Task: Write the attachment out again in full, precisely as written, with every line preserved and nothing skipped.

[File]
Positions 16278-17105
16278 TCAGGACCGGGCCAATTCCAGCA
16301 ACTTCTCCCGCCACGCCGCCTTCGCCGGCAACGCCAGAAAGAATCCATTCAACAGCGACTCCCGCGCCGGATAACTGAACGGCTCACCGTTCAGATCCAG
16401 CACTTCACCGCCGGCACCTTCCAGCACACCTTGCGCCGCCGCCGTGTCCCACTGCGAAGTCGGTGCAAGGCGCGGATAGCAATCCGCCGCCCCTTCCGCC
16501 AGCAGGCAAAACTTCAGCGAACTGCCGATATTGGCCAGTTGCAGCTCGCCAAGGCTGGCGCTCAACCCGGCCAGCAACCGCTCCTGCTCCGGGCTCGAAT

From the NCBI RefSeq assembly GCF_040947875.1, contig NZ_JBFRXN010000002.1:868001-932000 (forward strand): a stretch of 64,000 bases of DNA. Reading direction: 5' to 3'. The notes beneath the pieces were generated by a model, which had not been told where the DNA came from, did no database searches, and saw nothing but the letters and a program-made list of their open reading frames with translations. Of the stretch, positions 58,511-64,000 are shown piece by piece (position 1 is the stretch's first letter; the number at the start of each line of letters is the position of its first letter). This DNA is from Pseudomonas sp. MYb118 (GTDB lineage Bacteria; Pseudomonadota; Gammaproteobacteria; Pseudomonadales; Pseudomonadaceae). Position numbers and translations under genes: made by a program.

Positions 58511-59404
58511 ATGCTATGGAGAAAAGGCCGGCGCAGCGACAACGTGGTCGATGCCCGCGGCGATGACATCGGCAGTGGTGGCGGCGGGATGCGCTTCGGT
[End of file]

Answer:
Positions 16278-17105
16278 TCAGGACCGGGCCAATTCCAGCA
16301 ACTTCTCCCGCCACGCCGCCTTCGCCGGCAACGCCAGAAAGAATCCATTCAACAGCGACTCCCGCGCCGGATAACTGAACGGCTCACCGTTCAGATCCAG
16401 CACTTCACCGCCGGCACCTTCCAGCACACCTTGCGCCGCCGCCGTGTCCCACTGCGAAGTCGGTGCAAGGCGCGGATAGCAATCCGCCGCCCCTTCCGCC
16501 AGCAGGCAAAACTTCAGCGAACTGCCGATATTGGCCAGTTGCAGCTCGCCAAGGCTGGCGCTCAACCCGGCCAGCAACCGCTCCTGCTCCGGGCTCGAAT

From the NCBI RefSeq assembly GCF_040947875.1, contig NZ_JBFRXN010000002.1:868001-932000 (forward strand): a stretch of 64,000 bases of DNA. Reading direction: 5' to 3'. The notes beneath the pieces were generated by a model, which had not been told where the DNA came from, did no database searches, and saw nothing but the letters and a program-made list of their open reading frames with translations. Of the stretch, positions 58,511-64,000 are shown piece by piece (position 1 is the stretch's first letter; the number at the start of each line of letters is the position of its first letter). This DNA is from Pseudomonas sp. MYb118 (GTDB lineage Bacteria; Pseudomonadota; Gammaproteobacteria; Pseudomonadales; Pseudomonadaceae). Position numbers and translations under genes: made by a program.

Positions 58511-59404
58511 ATGCTATGGAGAAAAGGCCGGCGCAGCGACAACGTGGTCGATGCCCGCGGCGATGACATCGGCAGTGGTGGCGGCGGGATGCGCTTCGGT